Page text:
This was an enjoyable game with swift turn progression enabling plenty of positional movement prior to the commencement of the battle proper. Having said that I don't think I handled my movement as well as I could have. I stuck to the roads to gain extra speed but afterwards I realised that any additional progress was eaten up by the indirect dog-leg in the road and I would have been better going cross-country for those extra few inches of movement. If I had done this I may have reached the bridges a turn earlier which might have helped me establish a foothold on the other side. Having said that I think then I would have been left in the open without cover and felt the full power of the German artillery.

The game was declared a draw but in retrospect I think this was a German victory. The odds were stacked against the BEF - although I'm sure my German opponent didn't think that at times as my dice rolling was phenomenal! - and the British objective of getting across the river was never really achieved. Even if we had made it across I don't think we could have held the ground for long. At best the BEF gave the Germans a bloody nose but ultimately their objective in this game was always going to be a tough one. 

14 comments:

  1. Nice report Lee. We're looking at WW1 as a period to play (using Spearhead rules) in 6mm. A couple of playtests have shown that artillery and poison gas are pretty effective but the machine gun is the weapon of choice for clearing No Mans Land of enemy troops.

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  2. Great AAR Lee. Will you guys be making a trip to SELWG next weekend? If so, I'll see you there.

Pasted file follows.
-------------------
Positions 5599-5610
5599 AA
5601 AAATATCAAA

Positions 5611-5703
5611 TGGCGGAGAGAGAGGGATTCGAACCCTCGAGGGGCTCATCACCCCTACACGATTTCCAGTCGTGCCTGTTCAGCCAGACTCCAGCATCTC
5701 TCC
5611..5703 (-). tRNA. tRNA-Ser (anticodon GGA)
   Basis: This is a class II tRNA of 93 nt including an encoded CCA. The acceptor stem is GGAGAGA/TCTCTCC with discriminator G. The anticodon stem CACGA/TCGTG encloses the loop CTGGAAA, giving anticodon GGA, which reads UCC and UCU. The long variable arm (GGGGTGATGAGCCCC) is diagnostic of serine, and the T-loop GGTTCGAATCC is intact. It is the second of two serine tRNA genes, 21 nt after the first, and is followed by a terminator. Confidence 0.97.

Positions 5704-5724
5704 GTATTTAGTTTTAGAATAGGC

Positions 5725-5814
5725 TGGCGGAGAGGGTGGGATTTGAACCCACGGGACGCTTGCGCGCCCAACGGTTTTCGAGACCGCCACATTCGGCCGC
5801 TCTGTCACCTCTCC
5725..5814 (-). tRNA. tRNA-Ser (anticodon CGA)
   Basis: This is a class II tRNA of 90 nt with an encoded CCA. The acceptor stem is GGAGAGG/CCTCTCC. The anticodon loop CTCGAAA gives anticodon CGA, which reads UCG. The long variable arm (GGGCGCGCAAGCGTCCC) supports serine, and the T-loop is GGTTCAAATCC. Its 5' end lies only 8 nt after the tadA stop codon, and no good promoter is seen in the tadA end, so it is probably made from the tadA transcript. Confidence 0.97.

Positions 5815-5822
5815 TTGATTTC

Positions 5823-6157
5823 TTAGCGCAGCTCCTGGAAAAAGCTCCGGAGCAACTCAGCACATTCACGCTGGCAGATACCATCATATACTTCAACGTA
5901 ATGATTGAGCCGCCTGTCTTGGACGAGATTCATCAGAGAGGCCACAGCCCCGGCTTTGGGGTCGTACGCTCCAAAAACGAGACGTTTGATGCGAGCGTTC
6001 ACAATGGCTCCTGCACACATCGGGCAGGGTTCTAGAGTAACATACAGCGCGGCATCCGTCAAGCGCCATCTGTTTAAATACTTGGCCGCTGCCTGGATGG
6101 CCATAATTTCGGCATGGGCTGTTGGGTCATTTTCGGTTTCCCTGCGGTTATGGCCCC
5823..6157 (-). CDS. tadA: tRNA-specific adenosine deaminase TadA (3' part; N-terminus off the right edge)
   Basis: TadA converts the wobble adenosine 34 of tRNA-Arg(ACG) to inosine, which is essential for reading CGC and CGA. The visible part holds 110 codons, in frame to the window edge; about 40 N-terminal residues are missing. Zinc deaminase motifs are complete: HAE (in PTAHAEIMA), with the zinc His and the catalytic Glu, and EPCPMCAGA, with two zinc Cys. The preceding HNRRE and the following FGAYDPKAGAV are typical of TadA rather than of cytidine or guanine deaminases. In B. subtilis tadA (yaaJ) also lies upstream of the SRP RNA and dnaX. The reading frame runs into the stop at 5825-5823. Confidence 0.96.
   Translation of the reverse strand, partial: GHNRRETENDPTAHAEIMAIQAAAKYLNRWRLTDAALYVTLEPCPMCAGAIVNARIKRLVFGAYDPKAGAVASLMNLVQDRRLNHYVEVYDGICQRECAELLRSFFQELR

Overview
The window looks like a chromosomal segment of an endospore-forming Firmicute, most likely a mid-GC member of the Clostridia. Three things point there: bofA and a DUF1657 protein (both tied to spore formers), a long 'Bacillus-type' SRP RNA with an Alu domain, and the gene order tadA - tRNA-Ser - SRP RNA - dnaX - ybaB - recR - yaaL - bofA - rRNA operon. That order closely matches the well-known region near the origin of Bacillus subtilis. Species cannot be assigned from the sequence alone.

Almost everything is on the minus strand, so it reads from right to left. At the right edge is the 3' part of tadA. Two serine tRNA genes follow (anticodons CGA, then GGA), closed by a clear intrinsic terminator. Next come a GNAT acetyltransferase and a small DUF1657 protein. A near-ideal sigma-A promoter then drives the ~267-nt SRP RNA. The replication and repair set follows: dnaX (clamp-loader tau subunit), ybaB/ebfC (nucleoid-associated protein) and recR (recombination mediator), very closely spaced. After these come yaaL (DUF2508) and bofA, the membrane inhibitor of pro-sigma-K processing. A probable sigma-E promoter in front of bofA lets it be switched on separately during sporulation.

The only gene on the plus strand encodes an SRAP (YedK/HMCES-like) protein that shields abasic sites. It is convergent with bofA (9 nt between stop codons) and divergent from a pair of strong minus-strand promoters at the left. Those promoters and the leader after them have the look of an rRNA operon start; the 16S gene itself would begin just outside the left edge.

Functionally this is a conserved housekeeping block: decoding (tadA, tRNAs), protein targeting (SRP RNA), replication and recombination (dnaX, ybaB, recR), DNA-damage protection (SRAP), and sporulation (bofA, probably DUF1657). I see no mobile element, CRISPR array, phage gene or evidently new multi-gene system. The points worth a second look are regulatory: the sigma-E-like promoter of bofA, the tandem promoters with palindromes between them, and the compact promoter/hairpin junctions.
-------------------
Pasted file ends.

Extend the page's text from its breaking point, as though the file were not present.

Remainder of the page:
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    1. Yes that's the plan. Barring illness (or the Zombie Apocalypse) Myself, Fran, Postie and Ray will be at SELWG bright and early next Sunday.

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  3. Nice one Lee. One of my club members was looking at 10mm WW1. (Probably Middle east) so is nice to see some painted in action. I appreciate that.

    All the best Clint

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  4. What a delightful looking game!

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  5. Great looking game Lee, shame I couldn't make it!

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    1. You were there in spirit mate (by which I mean we were mercilessly taking the p*** out of you throughout the game...lol).

      It was a good game, albeit a bit frustrating because I don't think either side had the forces available to make a real breakthrough.

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    2. Its only to be expected, they just missed me that's all!

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    3. Keep telling yourself that if it makes you feel better.

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  6. Every time I see that shed, I marvel...great looking game too ;)

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  7. Nice AAR, looks like it was a good game

    Ian

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  8. That recon plane kicks ass - love it!

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  9. hiiiiiii,i read your information ,nice.Travel to darjeeling in minimum price.